Myths About Getting a Home Loan in Today's Market

With the spring homebuying season upon us, it's important to get the facts straight on home financing and credit availability. Interest rates are at historic lows today, and house prices in many markets across the country are more attractive and affordable than they have been in years. Yet many people believe that they can't take advantage of these opportunities because credit either isn't available or it's virtually impossible to qualify for a mortgage. As the head of the Single-Family Business at the nation's second largest mortgage investor, I wanted to set the record straight.

First, let me start by explaining that Freddie Mac does not make loans directly to borrowers. We operate in the secondary mortgage market: we buy mortgages from lenders, who can then use the proceeds to fund loans for other borrowers. We do, however, set the underwriting requirements for the loans that we buy. Mortgages and the borrowers' ability to repay are evaluated using several critical risk characteristics, including loan documentation standards, FICO scores, loan-to-value ratios, debt-to-income ratios, and other important factors.

These standards, and those of other investors, were tightened in the wake of the recent housing crisis – and quite rightly so. Even with stricter standards in place today, we're finding that generally the single-family loans being delivered to us are well within our credit parameters.

Let's take a look at some of the myths about the mortgage market today. And talk frankly about the reality.

Credit parameters are too tight. We don't believe this is true. Even borrowers with average or less-than-stellar credit scores may be able to get a loan if they have the other C's of capacity to pay and collateral. For example, a borrower with a credit score of 620 may still qualify for a conventional, fixed-rate loan if they can demonstrate a strong ability to pay and have the necessary collateral. That's because we take a holistic look at all the C's to determine eligibility, so weakness in one of these areas does not necessarily disqualify a borrower. While these borrowers may pay a higher interest rate than another with stellar credit – we call this risk-based pricing – they could still quality for a mortgage.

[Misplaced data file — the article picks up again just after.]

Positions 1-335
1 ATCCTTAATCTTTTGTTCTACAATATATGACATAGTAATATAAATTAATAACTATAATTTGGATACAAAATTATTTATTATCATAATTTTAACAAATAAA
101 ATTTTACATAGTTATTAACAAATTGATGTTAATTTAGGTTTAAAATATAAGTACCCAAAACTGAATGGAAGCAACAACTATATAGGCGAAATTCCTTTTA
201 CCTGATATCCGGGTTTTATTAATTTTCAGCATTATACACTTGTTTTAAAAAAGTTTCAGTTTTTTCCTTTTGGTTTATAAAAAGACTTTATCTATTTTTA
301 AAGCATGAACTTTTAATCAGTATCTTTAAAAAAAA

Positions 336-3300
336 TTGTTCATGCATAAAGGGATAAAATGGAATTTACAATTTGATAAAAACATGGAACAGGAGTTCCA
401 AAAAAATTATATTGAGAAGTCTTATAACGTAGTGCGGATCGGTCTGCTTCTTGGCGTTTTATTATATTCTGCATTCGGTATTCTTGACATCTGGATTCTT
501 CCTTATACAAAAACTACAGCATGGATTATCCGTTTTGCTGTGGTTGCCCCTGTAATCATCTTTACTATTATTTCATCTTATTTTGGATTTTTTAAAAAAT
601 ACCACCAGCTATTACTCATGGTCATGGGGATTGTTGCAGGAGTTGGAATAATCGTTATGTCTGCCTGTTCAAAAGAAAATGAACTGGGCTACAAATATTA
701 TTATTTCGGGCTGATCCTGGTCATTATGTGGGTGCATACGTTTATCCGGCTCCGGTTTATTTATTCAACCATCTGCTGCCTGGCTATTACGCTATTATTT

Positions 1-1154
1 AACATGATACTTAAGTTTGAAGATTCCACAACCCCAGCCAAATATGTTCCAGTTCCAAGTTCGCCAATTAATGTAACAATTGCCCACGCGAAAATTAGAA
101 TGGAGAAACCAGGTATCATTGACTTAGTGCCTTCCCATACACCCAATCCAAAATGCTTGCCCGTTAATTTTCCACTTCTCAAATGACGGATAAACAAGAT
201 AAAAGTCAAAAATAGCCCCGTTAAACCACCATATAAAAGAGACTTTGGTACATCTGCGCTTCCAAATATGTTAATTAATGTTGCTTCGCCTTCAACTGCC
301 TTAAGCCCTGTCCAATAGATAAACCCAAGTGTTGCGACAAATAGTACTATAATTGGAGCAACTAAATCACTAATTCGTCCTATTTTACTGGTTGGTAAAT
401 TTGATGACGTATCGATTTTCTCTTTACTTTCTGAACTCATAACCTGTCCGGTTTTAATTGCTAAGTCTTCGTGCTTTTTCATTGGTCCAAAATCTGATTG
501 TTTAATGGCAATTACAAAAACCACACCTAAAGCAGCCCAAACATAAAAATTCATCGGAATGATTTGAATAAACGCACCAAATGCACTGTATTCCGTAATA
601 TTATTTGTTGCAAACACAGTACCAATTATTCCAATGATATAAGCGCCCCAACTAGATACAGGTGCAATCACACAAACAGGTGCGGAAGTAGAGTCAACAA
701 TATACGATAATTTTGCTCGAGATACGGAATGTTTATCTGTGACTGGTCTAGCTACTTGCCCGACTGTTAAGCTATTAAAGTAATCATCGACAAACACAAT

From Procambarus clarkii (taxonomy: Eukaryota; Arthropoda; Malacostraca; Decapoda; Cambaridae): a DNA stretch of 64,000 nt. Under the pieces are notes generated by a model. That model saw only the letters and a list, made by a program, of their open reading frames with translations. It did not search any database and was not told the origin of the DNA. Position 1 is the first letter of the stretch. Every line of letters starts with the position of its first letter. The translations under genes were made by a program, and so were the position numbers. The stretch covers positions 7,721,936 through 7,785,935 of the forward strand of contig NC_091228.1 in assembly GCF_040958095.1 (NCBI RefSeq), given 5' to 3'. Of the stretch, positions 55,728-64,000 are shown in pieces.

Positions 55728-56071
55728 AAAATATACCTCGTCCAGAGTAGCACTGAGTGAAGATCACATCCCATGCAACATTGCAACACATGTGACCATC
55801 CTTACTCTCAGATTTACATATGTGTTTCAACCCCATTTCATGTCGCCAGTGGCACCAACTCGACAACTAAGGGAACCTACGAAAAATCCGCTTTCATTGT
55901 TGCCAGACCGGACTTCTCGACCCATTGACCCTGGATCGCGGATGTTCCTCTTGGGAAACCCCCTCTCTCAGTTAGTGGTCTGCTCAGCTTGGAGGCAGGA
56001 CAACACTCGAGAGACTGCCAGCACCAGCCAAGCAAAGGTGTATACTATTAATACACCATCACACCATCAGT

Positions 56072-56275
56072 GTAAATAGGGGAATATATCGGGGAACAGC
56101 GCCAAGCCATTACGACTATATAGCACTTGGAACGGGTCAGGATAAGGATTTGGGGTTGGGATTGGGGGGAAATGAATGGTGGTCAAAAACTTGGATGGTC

You need 20 percent down to purchase and finance a home. That's another myth. Freddie Mac's current limitations on loan-to-value ratios (LTV) – or the amount of the loan compared to the lesser of the contract sales price or the appraised property value – is 95 percent. Borrowers putting less than 20 percent down are generally required to pay monthly mortgage insurance premiums but they can still obtain a mortgage if they meet other lending requirements.

Underwater borrowers are stuck in their homes and can't refinance. Again, not true. Even borrowers who are underwater may be able to refinance their loans and take advantage of today's low interest rates thanks to the Home Affordable Refinance Program. Eligible homeowners who are paying their mortgage on time – and their mortgage is owned or guaranteed by Freddie Mac or Fannie Mae – may have an opportunity to refinance into loans with more affordable monthly payments and/or fixed-rate terms. In December 2011, the program was expanded to allow eligible borrowers who have mortgages with current LTV ratios above 125 percent to refinance under the program.

Freddie Mac has the final say in decisions on who can get a mortgage. We play a role in setting credit standards and mortgage investment requirements, but ultimately it's the lender's decision – not Freddie Mac's – about whether a borrower gets a mortgage loan.

Freddie Mac's policies on loan repurchases deter lending. False. Freddie Mac requires mortgage lender

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